From Amazon to Google, Microsoft and IBM, the world’s biggest tech companies have pressed pause on facial recognition technology, and experts say Australia should follow suit.
The calls follow revelations earlier this year that the Australian Federal Police trialled a controversial facial recognition tool by Clearview AI, despite having previously denied doing so.
On Monday, the ABC published details of internal AFP emails obtained using freedom of information laws that show AFP officers joking about using the technology while the public was kept in the dark.
“Maybe someone should tell the media that we are using it!” one said.
“Or should we stop using it since everyone is raising the issue of approval,” said another, with a smiley face emoji.
Clearview AI is currently under federal investigation, with the Office of the Australian Information Commissioner and its UK counterpart last week announcing they would work together to probe the firm’s use of data and biometrics scraped from the internet.
The firm was founded by Australian tech entrepreneur Hoan Ton-That, and has faced international criticism for its service, which matches photos to images uploaded to the internet.
In January, The New York Times published an article about the firm titled ‘The secretive company that might end privacy as we know it’.
“You take a picture of a person, upload it and get to see public photos of that person along with links to where those photos appeared,” the NYT wrote.
“The system – whose backbone is a database of more than three billion images that Clearview claims to have scraped from Facebook, YouTube, Venmo and millions of other websites – goes far beyond anything ever constructed by the US government or Silicon Valley giants.”
In Australia, a growing chorus of concerned researchers and privacy advocates are calling on the government to put a moratorium on the use of facial recognition technology, with many citing Clearview AI as an example of why it is needed.
“Clearview is quite worrisome, because it has been hoovering up pictures of people across the whole internet, and then it runs an algorithm across them to say which of these look like each other,” Digital Rights Watch director Tom Sulston explained.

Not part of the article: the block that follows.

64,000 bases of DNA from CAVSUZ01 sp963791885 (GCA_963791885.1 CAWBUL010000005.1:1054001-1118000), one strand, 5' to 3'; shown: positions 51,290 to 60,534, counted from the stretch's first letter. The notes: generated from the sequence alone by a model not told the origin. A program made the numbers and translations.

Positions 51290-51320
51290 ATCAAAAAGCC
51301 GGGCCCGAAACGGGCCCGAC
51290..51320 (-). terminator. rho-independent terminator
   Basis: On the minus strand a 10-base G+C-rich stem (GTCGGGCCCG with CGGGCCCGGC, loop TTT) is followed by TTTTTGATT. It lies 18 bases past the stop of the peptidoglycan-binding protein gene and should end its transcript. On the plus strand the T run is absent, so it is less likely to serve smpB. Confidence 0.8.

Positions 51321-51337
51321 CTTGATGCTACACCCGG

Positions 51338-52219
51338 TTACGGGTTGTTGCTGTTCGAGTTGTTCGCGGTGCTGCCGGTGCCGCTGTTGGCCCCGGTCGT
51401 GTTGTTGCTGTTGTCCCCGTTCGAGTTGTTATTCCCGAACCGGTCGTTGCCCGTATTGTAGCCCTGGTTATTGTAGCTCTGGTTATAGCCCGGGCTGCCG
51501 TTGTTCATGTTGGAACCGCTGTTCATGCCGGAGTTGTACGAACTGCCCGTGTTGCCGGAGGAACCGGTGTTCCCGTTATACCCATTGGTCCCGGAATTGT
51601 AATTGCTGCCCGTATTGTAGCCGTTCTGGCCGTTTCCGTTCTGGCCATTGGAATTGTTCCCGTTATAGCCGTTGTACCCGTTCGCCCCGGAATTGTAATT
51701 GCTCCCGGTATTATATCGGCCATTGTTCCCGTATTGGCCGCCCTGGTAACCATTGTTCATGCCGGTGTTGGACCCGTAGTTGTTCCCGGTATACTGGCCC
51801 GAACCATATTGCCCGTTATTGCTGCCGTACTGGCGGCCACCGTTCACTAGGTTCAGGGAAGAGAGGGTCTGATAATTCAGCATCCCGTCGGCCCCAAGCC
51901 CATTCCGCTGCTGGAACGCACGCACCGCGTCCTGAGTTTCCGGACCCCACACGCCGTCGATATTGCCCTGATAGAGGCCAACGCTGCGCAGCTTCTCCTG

That’s worrying because people have not put their photographs onto Facebook or Instagram or wherever so that they can be harvested by a shady company, and then sold to law enforcement agencies.’’
However, Mr Sulston emphasised that not all facial recognition technology is the same.
“Some are scary and horrible and others are quite benign,” he said.
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“We’re not talking about things like your iPhone recognising you, or going through passport control, because those are all kind of controlled, constrained environments.
“With your iPhone, the data that constitutes what your face looks like is stored on your phone, and it’s encrypted. So only your phone can get to it – Apple can’t get it, the police can’t get it, it’s completely yours and it’s a pretty secure piece of technology.
“So we’re not talking about that.
“We’re really talking about the network and the control of people’s data without their consent in the broad sense … where you may not want your face to go into a database that’s stored for perpetuity.”
Consent and privacy fears
Facial recognition technology exposes “a gap in our legal and moral standards across the world” and raises huge issues around consent and privacy, Mr Sulston said.
What we’re now seeing is that facial recognition technology is changing our understanding of what it is to be in public,’’ he said.
“When people put things onto the internet to share with family and friends they’re not thinking, ‘Well, here’s a picture that’s going to be hoovered up into a database, and used to identify me or used to identify someone who looks like me in the future, forever, with no sense of control over that or being able to have a meaningful discussion of what that means.”
The nature of the internet also allows companies such as Clearview AI to “jurisdiction shop”, Mr Sulston said.
“They’re not hosted in Australia for very good reasons. We have privacy principles,” he said.
The world has now reached a “horrible point” where “unethical companies” can “exploit” internet users’ data and sell it to various actors without consent, Mr Sulston said.
The speed with which facial recognition technology is advancing shows why a moratorium, or ban, is urgently needed, he said.
“We don’t have a good moral legal framework that reflects our need for privacy and consent,” Mr Sulston said.
The technology is going way faster than our legal protections are able to, and definitely faster than our politicians.
“So we just need to get off the train.”